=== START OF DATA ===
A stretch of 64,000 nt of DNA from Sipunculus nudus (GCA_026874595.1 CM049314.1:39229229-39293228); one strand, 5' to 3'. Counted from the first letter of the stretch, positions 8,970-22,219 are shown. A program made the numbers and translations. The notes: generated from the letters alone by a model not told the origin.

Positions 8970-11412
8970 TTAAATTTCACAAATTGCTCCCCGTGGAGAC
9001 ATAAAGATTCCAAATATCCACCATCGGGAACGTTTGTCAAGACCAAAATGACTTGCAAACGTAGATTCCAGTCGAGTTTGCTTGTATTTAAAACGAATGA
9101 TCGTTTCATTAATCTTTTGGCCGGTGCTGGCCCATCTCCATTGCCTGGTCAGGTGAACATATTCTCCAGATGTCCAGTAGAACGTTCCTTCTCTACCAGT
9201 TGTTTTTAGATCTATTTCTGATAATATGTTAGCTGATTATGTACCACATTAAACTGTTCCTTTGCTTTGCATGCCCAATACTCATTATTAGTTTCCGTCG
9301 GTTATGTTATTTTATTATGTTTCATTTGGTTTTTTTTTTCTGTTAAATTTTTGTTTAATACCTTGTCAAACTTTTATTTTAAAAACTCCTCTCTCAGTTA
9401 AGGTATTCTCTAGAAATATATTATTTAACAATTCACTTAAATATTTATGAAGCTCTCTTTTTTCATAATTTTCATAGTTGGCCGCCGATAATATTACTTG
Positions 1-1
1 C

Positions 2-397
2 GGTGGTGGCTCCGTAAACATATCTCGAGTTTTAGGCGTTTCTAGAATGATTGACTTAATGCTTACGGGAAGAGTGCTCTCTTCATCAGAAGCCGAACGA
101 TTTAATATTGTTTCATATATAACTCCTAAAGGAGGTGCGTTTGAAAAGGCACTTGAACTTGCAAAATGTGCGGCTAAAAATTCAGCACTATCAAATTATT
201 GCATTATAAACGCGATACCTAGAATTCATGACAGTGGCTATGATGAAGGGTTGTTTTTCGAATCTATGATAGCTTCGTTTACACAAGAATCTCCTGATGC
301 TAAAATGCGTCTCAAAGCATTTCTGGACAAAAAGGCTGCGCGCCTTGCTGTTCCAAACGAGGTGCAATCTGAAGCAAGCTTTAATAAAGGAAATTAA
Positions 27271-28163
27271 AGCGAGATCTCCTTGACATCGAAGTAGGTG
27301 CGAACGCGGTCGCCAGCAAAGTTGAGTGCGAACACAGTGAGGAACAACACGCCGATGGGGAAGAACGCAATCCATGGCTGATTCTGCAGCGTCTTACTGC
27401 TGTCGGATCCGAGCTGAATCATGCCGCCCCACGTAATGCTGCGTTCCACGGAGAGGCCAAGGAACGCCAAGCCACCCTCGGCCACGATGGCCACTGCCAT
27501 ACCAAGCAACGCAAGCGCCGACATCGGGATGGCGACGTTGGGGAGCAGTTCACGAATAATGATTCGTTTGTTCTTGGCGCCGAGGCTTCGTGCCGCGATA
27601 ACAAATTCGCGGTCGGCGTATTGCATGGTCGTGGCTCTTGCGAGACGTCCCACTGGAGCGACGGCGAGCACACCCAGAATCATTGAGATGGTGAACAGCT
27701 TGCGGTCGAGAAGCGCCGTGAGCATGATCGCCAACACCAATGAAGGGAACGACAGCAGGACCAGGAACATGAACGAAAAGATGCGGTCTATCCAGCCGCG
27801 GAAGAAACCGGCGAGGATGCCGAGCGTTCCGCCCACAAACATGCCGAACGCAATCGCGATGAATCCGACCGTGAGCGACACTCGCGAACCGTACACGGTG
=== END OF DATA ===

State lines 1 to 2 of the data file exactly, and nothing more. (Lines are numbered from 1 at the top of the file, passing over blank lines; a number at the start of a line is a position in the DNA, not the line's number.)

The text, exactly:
A stretch of 64,000 nt of DNA from Sipunculus nudus (GCA_026874595.1 CM049314.1:39229229-39293228); one strand, 5' to 3'. Counted from the first letter of the stretch, positions 8,970-22,219 are shown. A program made the numbers and translations. The notes: generated from the letters alone by a model not told the origin.

Positions 8970-11412